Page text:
How We Found Our "Why" and How You Can Launch Your Own Nonprofit On A Shoestring Budget
I laid down on the floor in my apartment, stretched out my arms, and stared at the ceiling.
I don’t know why I chose the floor, but it felt like something a millennial who just got fired was supposed to do. Very HBO's Girls.
I planned to work at charity: water for years.
I had no plan B.
I stared at the ceiling for another minute before thinking, “This isn’t my thing.” I rolled over and made some calls.
Disclaimer before I jump in: This post is about finding my “why” and how we launched on a tiny budget ($4,000).
Finding My Why Not:
During my time at charity: water, we grew from $1M to $16M in annual revenue. Growth meant massive expansion across Africa, South Asia, Haiti and Honduras. And my job and role grew with it; I was spending one-third of my time in the field, evaluating water and sanitation projects.
I had just finished my graduate degree in International Social Welfare, and it felt like my dream job. But with all that travel, came some earnest learnings and a nagging pit in my stomach that things weren’t right.
No, this isn’t a hit piece on charity: water. This is a commentary about international development in general.
A few months before I was let go, the Gates Foundation funded a study in 21 countries evaluating the sustainability rates of water systems in Africa. Here are the main findings:
- 36% of all rural water supply systems are broken.
- 1-in-4 wells in Tanzania break within the first two years they are built.
- Of eight major agencies, only 13% of their budgets go to maintenance and infrastructure repairs.
In short, everyone’s drilling wells. No one’s ensuring they stay working.
And I saw it in village after village. It is almost like a well graveyard, each broken well with their own plaque, celebrating who drilled it and revealing who clearly never came back. Instead of fixing it, another charity or church would come along and drill a new one, complete with a shiny, new plaque.
Once, I was in a village with six broken wells. I asked a man, “Did the village ever get together and try and fix one yourself?”
“No,” he replied, “We knew if we waited long enough, eventually you would be back - and here you are!” He didn’t mean me. He meant, “a charity.”
Not only is this the opposite of sustainable, community-led development, but it’s a huge waste of resources (between $1.2 to $1.5 billion, to be exact).
Here’s why we should all care about this.
Women and children rely on this water. When wells break, it’s heartbreaking and deadly. Yet, well-intentioned charities continue to plow ahead, drilling more wells, because they say it’s easier to fundraise for new water projects than to seek funding for holistic management. So, basically, it’s also our fault. As donors, we need to stop asking, “How much does it cost to drill a well?” and start asking, “How can you use my money to do the most good?”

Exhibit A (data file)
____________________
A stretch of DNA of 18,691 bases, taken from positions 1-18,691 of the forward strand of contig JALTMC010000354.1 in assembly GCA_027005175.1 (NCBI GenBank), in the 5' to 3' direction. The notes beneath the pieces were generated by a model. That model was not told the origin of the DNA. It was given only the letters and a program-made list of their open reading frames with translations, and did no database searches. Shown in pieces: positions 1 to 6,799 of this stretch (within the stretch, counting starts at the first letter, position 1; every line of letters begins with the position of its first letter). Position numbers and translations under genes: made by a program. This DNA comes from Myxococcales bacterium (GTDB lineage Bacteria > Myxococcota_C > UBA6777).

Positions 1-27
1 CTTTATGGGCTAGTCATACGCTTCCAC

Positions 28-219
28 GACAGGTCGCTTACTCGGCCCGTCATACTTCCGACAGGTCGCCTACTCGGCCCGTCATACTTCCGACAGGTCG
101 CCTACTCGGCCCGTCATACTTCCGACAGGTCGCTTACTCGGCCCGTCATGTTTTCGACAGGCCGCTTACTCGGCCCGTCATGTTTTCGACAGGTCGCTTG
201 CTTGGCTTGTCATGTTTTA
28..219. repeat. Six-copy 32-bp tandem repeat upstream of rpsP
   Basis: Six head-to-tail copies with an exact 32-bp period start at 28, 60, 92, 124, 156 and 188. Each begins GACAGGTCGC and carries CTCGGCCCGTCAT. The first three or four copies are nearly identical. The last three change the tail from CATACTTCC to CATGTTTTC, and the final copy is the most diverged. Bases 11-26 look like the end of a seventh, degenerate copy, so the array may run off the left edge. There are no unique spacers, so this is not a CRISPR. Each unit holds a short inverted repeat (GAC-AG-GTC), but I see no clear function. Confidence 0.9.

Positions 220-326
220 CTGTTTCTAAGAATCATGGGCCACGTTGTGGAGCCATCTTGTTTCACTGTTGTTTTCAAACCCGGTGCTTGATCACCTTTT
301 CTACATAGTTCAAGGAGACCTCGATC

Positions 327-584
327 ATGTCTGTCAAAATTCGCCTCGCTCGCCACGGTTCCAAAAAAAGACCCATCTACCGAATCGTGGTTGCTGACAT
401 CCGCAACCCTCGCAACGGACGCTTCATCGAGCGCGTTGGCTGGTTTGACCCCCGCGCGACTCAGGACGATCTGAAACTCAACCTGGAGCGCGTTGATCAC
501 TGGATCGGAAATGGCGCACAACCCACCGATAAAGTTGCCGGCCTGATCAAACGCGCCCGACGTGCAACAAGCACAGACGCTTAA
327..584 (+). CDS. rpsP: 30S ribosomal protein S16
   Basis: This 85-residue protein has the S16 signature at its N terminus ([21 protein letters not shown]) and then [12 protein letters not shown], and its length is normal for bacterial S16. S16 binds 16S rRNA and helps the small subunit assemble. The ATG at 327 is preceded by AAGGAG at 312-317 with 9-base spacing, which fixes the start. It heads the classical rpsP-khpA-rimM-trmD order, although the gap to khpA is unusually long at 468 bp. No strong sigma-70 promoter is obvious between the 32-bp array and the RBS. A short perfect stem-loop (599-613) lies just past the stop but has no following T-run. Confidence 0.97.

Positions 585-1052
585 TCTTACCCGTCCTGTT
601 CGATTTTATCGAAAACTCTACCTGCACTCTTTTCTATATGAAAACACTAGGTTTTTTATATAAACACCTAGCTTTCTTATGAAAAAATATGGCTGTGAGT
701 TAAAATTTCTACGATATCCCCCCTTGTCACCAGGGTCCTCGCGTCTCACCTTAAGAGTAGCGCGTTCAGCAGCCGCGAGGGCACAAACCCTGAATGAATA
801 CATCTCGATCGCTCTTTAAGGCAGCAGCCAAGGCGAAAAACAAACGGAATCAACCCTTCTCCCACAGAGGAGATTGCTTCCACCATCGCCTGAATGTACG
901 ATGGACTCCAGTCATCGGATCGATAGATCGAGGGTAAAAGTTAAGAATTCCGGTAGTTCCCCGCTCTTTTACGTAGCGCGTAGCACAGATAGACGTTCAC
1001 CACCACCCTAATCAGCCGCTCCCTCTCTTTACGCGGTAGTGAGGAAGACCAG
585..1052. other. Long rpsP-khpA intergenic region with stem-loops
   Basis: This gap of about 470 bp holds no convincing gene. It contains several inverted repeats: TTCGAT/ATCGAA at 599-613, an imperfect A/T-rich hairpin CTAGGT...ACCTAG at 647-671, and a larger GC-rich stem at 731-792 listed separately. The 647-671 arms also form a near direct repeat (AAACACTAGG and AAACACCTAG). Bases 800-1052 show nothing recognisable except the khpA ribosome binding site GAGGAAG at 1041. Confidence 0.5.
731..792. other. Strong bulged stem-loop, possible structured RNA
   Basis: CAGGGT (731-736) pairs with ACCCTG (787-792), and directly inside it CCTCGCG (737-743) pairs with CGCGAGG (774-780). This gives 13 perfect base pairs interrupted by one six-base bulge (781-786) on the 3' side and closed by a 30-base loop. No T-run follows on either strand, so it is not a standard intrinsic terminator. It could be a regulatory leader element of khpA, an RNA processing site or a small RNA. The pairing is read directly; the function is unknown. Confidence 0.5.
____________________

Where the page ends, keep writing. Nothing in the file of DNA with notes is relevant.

As charity: water’s program director, I was very intentional about steering our donor dollars into the right water programs. I saw my role as being an advocate for solutions that do work.
The method to one of those solutions I found in a small organization called International Lifeline Fund.
They were a partner in Uganda. In between visiting two water sources they completed, they asked me if I wanted to stop in and see their stove program. I knew nothing about stoves. Truthfully, I think I just said “sure” to be polite. The director was really excited about it. And soon, so was I.
We walked in to see hundreds of stoves drying in the sun. A few men took a break to say hello.
One man shared that he was a refugee from the Democratic Republic of Congo and said something like,
“I don’t know where I’d be without this job.”
He mentioned kids in school and one in college. We chatted about how they made them, profit margins and growth.
I thought, oh my gosh, this, THIS is what development should be like. Not aid or pity. But jobs. Good paying jobs that give people a fresh start, dignity and pride. Most importantly, these stoves will go on to improve countless lives - especially those of women and children.
While stoves have nothing to do with water, I loved the idea that by creating jobs with a social mission, we helping to stabilize local economies and save children’s lives.
I never wanted to start a charity.
There are literally a million charities in the US (actually, 1.5M). I felt like we didn’t need another one. So, I began to seek out other leaders running remarkable social enterprises in Africa and asked if I could help them.
I loved how charity: water has educated and inspired thousands of people to give, even small donations. I wanted to replicate the empowering model of grassroots giving, but focus it on high-impact, low-cost solutions that create jobs. Unfortunately for me, every organization said the same thing, “We don’t want to start a grassroots donor program. But if you build a nonprofit like it, we would love your support.”
I should add that I don’t consider myself a leader. I’m more like your 18th man. I swam in college and with every meet, 18 women made the traveling team. I was, quite literally, #18 for every meet, all four years. I am a very dependable, hardworking #18. So stepping out to lead felt very scary.